There is more than meets the eye when it comes to being an inorganic chemical technician. For example, did you know that they make an average of $20.43 an hour? That's $42,485 a year!
Between 2018 and 2028, the career is expected to grow 2% and produce 1,200 job opportunities across the U.S.
There are certain skills that many inorganic chemical technicians have in order to accomplish their responsibilities. By taking a look through resumes, we were able to narrow down the most common skills for a person in this position. We discovered that a lot of resumes listed ability to use technology, observation skills and analytical skills.
If you're interested in becoming an inorganic chemical technician, one of the first things to consider is how much education you need. We've determined that 71.4% of inorganic chemical technicians have a bachelor's degree. In terms of higher education levels, we found that 0.0% of inorganic chemical technicians have master's degrees. Even though most inorganic chemical technicians have a college degree, it's possible to become one with only a high school degree or GED.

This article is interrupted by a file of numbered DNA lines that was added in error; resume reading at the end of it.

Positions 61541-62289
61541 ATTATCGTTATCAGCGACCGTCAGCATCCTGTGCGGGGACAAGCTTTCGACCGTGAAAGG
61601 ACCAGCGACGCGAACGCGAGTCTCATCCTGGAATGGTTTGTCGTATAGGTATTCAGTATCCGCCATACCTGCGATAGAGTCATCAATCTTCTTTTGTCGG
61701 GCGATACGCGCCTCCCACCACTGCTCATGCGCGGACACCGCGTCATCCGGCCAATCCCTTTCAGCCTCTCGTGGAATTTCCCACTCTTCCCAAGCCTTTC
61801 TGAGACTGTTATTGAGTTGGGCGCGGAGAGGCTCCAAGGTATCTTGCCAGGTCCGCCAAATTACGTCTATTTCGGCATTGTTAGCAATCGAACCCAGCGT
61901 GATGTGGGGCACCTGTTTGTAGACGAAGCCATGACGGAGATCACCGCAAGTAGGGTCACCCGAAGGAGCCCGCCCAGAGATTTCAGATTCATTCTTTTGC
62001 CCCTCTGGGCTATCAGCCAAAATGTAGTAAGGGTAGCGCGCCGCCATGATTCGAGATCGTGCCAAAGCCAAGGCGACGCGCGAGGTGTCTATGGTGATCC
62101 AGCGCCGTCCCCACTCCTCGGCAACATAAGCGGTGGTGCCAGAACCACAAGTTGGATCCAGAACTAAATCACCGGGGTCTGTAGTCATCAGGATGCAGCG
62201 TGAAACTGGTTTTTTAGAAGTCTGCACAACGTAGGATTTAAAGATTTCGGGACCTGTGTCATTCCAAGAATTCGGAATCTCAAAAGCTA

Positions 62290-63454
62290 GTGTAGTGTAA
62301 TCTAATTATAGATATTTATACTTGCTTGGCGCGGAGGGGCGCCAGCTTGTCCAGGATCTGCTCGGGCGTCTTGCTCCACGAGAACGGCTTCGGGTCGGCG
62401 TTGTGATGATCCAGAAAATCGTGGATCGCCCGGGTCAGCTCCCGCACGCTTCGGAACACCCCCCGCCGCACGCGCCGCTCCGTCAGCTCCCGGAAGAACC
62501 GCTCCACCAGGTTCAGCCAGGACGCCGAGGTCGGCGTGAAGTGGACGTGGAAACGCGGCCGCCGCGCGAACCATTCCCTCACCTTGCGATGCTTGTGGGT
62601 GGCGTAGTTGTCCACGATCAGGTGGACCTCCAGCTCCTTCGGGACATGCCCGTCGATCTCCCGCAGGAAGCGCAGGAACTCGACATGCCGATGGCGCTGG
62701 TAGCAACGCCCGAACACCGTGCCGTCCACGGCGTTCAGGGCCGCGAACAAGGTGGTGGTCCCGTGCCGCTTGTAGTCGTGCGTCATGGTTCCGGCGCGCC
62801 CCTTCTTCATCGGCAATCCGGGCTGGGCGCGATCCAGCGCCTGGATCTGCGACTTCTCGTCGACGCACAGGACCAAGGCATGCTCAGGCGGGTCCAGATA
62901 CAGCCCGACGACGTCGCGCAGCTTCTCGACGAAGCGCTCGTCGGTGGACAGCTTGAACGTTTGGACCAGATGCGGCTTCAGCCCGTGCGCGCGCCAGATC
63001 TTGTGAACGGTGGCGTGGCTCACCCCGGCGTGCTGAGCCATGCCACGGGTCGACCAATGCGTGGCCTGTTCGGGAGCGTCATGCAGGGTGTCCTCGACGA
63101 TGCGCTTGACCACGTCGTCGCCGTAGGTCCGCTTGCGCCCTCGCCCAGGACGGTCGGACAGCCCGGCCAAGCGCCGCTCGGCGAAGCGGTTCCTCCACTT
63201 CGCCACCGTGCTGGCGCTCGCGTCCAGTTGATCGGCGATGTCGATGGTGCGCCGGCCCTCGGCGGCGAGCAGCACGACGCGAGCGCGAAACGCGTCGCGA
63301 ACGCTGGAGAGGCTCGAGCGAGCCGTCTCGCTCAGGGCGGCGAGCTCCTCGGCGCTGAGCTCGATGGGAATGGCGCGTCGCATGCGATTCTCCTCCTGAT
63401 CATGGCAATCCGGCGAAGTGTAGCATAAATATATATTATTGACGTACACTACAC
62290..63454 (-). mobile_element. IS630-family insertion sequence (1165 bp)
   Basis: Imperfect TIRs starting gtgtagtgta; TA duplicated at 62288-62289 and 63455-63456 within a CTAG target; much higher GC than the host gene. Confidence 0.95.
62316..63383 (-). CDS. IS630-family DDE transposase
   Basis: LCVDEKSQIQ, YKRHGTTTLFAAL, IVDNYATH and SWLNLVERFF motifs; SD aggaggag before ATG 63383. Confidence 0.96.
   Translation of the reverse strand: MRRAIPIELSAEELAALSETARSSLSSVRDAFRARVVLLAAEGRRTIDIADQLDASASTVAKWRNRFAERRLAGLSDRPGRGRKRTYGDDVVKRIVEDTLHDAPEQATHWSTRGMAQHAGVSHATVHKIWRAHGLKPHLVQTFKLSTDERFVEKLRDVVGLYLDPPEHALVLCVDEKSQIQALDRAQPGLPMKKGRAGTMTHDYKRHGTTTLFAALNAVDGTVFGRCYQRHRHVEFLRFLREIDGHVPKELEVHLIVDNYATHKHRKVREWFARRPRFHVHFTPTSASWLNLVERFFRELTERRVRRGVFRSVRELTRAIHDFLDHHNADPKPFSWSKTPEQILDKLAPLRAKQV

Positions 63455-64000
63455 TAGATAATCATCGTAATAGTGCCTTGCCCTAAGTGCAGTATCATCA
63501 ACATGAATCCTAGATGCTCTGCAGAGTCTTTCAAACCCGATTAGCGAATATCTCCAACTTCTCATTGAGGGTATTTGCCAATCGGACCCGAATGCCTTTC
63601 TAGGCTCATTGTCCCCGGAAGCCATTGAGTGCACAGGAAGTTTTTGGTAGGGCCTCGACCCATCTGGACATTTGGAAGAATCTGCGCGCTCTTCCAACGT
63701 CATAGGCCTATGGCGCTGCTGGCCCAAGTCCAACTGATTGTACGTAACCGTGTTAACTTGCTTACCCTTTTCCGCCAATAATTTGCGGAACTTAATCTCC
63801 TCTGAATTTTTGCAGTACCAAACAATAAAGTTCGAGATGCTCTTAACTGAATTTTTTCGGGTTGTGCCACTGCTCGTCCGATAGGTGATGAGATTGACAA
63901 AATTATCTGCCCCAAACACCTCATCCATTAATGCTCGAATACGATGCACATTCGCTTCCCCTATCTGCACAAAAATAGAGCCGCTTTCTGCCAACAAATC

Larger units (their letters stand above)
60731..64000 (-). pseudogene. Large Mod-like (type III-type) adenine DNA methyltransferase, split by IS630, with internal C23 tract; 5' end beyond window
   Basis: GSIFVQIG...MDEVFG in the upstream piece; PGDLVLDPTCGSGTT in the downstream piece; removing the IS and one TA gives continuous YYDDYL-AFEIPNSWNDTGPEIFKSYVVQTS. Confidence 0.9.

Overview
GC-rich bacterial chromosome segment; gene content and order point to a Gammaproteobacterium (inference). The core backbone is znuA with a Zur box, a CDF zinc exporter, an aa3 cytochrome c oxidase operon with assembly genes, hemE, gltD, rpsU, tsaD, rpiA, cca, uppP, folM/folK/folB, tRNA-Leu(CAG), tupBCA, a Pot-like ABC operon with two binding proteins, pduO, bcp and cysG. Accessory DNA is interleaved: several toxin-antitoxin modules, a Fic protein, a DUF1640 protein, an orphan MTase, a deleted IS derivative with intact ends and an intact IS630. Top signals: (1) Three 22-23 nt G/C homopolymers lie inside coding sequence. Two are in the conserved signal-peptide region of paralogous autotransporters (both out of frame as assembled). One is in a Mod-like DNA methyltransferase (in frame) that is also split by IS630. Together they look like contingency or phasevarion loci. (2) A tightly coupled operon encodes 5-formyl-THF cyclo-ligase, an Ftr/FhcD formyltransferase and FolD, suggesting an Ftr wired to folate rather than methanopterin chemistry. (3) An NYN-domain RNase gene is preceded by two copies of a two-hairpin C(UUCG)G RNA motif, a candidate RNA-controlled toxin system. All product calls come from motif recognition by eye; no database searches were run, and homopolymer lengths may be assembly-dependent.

Choosing the right major is always an important step when researching how to become an inorganic chemical technician. When we researched the most common majors for an inorganic chemical technician, we found that they most commonly earn bachelor's degree degrees or associate degree degrees. Other degrees that we often see on inorganic chemical technician resumes include None degrees or None degrees.
You may find that experience in other jobs will help you become an inorganic chemical technician. In fact, many inorganic chemical technician jobs require experience in a role such as sales representative. Meanwhile, many inorganic chemical technicians also have previous career experience in roles such as research assistant or train operations supervisor.
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